Temporomandibular joint disorder, or TMJ, can impact your daily life. It can make eating, swallowing, and even talking difficult. TMJ is painful and annoying, but luckily there are a few ways that it can be treated. Listed below are a few options for those of you suffering from TMJ who are looking for a bit of relief in your day-to-day lives.
A mouthguard is an oral appliance that fits over the teeth and is frequently, but not always, designed to align your jaw. A mouthguard can also serve to prevent you from grinding your teeth, so there's an added bonus for those that suffer from bruxism.
Mouthguard use will not, in fact, cure TMJ, but it does serve a critical function in rehabilitating those that suffer from TMJ. While their use in jaw realignment is viewed with a bit of skepticism in the professional community, it should be noted that grinding and gnashing one's teeth can contribute to exacerbating the condition of TMJ. As such, a mouthguard can prevent your TMJ from getting to a much worse condition than it originally was in. These are especially effective when worn at night, a time when many people unconsciously grind their teeth.
If you are suffering from TMJ, talk to your dentist about getting fitting for a custom mouthguard that you can wear at night. He or she should be able to make you a mouthguard, as well as offer additional treatment options for your TMJ.
Botox is becoming an increasingly popular way of treating TMJ. A botox injection is given to the patient on the side of the jaw, which effectively "freezes" the muscle of the jaw, which supposedly relieves an ample amount of tension on the mandible and creates a sense of comfort.
TMJ patients probably had not experienced since before he or she contracted the disorder. Many patients claim that botox has been incredibly effective in the treatment of their symptoms. Botox has also been approved by the FDA in the treatment of many other muscular disorders. Having said this, TMJ is not one of those disorders of which the FDA has approved. Many potential patients are a bit weary of this treatment for that very reason.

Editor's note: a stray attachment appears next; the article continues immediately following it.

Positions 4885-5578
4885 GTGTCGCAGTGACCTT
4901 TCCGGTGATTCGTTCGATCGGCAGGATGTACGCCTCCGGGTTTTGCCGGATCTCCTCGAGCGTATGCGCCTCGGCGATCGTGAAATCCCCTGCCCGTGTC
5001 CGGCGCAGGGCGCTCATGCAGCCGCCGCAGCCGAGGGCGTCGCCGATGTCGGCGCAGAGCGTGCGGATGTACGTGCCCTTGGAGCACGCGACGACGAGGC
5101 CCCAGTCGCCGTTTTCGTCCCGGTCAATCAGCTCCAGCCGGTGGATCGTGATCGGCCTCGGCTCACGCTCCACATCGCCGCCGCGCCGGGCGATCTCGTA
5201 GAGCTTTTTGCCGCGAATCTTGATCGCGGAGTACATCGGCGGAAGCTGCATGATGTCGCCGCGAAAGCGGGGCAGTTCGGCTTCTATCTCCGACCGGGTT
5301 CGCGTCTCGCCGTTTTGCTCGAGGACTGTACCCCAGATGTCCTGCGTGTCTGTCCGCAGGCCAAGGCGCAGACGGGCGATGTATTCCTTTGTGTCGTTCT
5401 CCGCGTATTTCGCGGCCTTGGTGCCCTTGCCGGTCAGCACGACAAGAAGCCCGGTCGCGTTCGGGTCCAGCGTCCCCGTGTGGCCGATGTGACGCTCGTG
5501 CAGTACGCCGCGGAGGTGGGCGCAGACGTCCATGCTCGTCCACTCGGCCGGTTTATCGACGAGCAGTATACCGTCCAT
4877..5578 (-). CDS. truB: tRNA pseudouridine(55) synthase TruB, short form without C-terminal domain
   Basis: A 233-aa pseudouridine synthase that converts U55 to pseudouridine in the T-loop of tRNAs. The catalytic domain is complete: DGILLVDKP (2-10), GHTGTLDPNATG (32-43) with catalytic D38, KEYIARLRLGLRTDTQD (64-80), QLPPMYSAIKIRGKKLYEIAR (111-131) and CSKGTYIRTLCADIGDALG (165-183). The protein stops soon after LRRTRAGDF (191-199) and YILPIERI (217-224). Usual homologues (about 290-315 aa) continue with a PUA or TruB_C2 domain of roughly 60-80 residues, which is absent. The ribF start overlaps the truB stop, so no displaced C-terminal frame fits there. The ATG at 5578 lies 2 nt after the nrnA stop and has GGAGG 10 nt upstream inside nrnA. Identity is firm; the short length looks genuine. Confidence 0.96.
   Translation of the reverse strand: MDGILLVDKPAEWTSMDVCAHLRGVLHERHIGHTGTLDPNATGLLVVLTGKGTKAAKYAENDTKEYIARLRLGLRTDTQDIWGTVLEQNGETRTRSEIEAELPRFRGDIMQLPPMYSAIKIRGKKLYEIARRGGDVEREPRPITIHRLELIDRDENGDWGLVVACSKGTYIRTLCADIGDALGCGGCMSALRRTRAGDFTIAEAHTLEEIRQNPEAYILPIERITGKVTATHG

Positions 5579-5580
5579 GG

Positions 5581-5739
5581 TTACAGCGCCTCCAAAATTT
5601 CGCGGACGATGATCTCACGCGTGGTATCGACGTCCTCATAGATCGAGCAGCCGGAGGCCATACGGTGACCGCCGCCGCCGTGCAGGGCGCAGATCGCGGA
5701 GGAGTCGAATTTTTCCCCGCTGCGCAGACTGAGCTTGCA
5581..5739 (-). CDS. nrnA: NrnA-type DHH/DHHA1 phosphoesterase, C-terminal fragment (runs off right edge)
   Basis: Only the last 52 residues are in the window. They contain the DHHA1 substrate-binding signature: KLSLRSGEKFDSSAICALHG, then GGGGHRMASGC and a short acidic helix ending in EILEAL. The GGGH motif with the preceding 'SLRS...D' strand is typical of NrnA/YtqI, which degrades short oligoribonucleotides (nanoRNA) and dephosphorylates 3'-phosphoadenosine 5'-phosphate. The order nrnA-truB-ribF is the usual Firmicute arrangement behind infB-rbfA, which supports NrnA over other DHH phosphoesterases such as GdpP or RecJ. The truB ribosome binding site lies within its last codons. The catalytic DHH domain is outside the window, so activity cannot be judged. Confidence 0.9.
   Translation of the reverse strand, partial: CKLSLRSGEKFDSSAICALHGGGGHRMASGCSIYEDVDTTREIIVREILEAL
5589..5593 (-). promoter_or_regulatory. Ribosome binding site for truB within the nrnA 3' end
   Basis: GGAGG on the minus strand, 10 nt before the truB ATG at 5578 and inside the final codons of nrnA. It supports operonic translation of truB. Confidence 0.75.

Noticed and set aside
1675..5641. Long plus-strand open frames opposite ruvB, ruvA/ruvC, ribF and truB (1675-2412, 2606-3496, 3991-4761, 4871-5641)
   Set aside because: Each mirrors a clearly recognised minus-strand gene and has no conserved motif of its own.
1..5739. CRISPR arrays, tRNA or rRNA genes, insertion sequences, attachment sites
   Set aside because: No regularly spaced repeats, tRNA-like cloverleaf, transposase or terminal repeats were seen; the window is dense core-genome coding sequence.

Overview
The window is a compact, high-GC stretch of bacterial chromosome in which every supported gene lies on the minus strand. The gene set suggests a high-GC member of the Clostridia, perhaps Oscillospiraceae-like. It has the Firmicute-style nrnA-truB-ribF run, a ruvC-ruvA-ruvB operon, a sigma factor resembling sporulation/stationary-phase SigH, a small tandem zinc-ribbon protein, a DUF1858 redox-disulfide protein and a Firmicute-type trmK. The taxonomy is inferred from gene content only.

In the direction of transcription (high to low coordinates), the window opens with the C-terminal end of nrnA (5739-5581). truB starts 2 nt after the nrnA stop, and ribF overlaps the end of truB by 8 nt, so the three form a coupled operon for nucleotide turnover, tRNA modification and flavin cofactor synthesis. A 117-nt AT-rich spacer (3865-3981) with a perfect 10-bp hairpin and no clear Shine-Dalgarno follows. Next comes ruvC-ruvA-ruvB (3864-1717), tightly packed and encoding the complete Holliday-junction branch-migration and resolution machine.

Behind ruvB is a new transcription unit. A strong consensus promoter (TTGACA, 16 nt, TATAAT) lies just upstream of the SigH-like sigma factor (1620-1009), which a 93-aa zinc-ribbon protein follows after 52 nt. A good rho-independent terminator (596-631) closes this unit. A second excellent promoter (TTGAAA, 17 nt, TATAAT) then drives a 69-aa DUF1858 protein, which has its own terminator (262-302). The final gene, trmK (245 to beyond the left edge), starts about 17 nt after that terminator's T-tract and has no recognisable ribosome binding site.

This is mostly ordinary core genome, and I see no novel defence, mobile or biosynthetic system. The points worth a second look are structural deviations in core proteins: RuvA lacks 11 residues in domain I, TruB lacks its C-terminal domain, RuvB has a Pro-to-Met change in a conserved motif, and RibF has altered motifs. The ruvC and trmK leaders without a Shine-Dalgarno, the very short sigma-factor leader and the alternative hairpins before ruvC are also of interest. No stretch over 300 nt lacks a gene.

Since TMJ is a disorder that largely effects the muscles, it should come as no surprise that a physical therapist can work wonders for you. A physical therapist will first work with you regarding your posture. Your posture can deeply affect the degree to which TMJ works on your jaw.
First and foremost, those who sit or stand with their head slouched or in a slanted, forward facing position will find that their TMJ problems will be much more salient. A physical therapist will work on "correcting" your posture for this very reason. Your physical therapist will also work with you on certain specialized jaw movements. These are considered "low load" exercises, which means that there won't be much impact involved in the exercise and such movements are designed to increase the flexibility of the jaw.
An arthrocentesis procedure is performed on a person who is suffering from TMJ due to a slipped disc. The procedure is considered incredibly simple and very effective; many times it can be performed in the office of your doctor. First, a local anesthetic is applied to the affected area. Then, two hyperdermic needles are placed in the area of question. These needles are filled with a saline solution that will flush out the area and allow your physician to manipulate the jaw in such a way that will allow for a speedy recovery. An arthrocentetic procedure cannot be performed surgically, despite what hearsay you may have heard about the matter.